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Essex Ravens waiting to defend title


by Garrett Fodor

After winning the Ontario Provincial Football League (OPFL) Varsity title last season, defending its title has been anything but normal this year for the Essex Ravens. 

  The Essex Ravens is one of many local sports teams that have had its dreams, workouts, and seasons put on hold amid the COVID-19 outbreak, which dates back to March in Ontario. After winning the 2019 OPFL Varsity title, along with WESPY awards for coach and team of the year, the Ravens were scheduled to hit the field in early May, looking to defend their championship title. But, amid the pandemic, team activities have been suspended and the season has been pushed back, as league officials are exploring options for starting the season in the fall.

“Ideally, I hope we’re able to push it back and do something to give these guys an opportunity,” Ravens Head Coach, Glen Mills, said. “A lot of kids use the film and these opportunities for university scholarships. We don’t have a lot of average kids here. We have elite kids and they’re looking to play at the next level. They need to compete against top talent to get that film.”

  Mills noted the safety of the players, coaches, and staff is crucial, and believes that this will be an eye-opening experience. He believes there will be changes that will come from this that he believes will help in the long-run. 

“With everything shut-down now, basically until sometime in July, there’s nothing you can do right now,” Mills commented. “Now, if things return back to normal, and we’ll know that by the end of June in regards to if they’re going back to school and what their plans are, that will affect us. The fact that getting places to play and practice, they’re all shut down as well, so it’s very difficult with that situation. As stuff opens back up and the government gives the okay, I think we’ll have a much better timeline and time frame in regards to when and how we can proceed.”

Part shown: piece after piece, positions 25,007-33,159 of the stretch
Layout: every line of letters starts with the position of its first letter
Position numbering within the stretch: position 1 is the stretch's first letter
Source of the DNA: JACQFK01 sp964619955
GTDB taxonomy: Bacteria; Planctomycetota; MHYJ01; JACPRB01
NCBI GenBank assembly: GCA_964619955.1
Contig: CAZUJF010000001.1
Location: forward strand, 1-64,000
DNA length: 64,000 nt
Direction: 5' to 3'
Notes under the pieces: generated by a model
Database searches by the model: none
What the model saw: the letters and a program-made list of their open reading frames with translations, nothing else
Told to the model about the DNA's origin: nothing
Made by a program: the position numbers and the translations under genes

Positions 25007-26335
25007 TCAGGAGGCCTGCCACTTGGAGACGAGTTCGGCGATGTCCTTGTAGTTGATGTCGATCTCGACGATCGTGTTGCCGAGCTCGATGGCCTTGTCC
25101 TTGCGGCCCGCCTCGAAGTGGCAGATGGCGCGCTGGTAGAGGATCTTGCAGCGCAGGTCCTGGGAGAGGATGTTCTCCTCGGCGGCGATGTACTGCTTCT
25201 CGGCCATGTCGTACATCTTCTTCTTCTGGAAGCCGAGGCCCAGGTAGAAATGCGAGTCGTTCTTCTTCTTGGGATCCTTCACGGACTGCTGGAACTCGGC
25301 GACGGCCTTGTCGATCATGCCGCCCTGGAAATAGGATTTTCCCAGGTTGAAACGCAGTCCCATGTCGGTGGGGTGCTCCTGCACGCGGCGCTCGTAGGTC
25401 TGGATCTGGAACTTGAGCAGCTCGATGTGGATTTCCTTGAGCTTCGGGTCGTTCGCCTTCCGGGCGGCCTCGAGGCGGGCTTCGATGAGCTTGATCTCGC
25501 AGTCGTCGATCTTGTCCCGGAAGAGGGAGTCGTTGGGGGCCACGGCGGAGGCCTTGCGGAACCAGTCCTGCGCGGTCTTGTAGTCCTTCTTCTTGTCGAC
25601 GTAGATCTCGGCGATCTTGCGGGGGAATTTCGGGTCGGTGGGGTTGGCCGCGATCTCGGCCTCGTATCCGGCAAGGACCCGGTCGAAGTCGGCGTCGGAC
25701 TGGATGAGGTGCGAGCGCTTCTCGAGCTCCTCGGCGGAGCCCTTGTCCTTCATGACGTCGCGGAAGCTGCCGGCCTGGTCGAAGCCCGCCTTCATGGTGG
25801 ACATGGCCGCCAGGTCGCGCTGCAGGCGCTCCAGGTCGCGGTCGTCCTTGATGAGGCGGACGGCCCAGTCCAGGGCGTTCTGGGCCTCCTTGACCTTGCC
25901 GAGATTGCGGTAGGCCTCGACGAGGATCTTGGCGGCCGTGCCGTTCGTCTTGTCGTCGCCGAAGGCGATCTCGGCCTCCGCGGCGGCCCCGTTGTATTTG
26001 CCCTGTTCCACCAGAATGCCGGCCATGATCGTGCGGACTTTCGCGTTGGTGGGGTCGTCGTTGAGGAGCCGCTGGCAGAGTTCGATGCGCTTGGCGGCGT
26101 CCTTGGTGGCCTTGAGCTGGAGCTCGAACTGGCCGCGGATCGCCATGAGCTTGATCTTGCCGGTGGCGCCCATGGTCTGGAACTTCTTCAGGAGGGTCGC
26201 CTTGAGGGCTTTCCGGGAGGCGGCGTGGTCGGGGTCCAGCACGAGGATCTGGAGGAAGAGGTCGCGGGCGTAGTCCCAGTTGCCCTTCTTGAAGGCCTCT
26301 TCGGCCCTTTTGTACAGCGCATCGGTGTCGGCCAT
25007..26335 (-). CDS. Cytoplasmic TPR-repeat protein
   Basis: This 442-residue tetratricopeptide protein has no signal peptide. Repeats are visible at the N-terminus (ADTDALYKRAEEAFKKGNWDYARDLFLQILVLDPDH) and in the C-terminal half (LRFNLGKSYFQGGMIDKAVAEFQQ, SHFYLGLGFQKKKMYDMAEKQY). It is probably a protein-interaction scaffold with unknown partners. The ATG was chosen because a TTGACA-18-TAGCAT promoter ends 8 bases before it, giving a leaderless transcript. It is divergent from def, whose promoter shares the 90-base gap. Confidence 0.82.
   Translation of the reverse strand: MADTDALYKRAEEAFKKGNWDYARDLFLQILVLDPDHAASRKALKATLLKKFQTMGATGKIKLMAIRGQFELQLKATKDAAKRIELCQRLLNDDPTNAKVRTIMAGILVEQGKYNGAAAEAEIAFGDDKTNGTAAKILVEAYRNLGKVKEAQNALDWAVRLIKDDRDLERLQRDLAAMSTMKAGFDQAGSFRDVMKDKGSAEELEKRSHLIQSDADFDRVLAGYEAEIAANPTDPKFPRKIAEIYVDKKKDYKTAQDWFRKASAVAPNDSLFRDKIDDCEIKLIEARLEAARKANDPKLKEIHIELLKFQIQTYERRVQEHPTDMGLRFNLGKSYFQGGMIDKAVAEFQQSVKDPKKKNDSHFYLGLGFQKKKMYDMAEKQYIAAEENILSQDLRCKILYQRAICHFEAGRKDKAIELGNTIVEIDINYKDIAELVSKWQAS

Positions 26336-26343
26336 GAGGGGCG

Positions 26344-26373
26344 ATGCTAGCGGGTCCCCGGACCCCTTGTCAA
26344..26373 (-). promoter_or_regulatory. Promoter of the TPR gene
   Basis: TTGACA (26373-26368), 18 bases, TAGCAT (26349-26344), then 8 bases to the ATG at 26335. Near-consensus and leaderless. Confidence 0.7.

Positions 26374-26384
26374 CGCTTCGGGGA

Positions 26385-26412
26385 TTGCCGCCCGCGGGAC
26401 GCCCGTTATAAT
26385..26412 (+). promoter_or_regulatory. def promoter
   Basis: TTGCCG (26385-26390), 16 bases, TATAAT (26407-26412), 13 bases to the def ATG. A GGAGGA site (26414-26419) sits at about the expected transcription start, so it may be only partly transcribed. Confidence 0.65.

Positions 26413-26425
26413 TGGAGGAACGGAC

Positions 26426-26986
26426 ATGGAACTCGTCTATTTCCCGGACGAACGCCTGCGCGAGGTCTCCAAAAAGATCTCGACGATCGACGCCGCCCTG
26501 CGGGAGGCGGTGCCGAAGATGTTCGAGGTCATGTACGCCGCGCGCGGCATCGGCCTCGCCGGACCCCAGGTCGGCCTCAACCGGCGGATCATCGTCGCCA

When Mills looks at his team, he sees there is a lot to be excited about, and there are high expectations coming into this season, if and when they are able to get onto the field. As the team did not lose any players from last year, they also added what he describes as top young talent who will help round out the team.

  But, as Mills noted, the sudden change from preparing to be at the field to having to anxiously wait for a decision, the mental aspect of the game and the social value has changed. While he admits he has struggled, he cannot imagine how the players have felt, as now is when the Ravens were supposed to be playing.

  “Our coaches have put some videos out online and we’ve sent some film out to kids,” Mills said. “We stay in touch with kids and try to keep them engaged. Its a difficult time for kids with school where it’s at and no sports, it’s crucial that we can stay in touch with these guys just for the mental health part of that as well. It’s very difficult for young kids, when you play football your whole life and all sudden you can’t play it. For some of these kids, it’s life-changing. We try to support them, stay engaged, just keep them working, and staying conditioned.”

© 2020 The Essex Free Press ltd.

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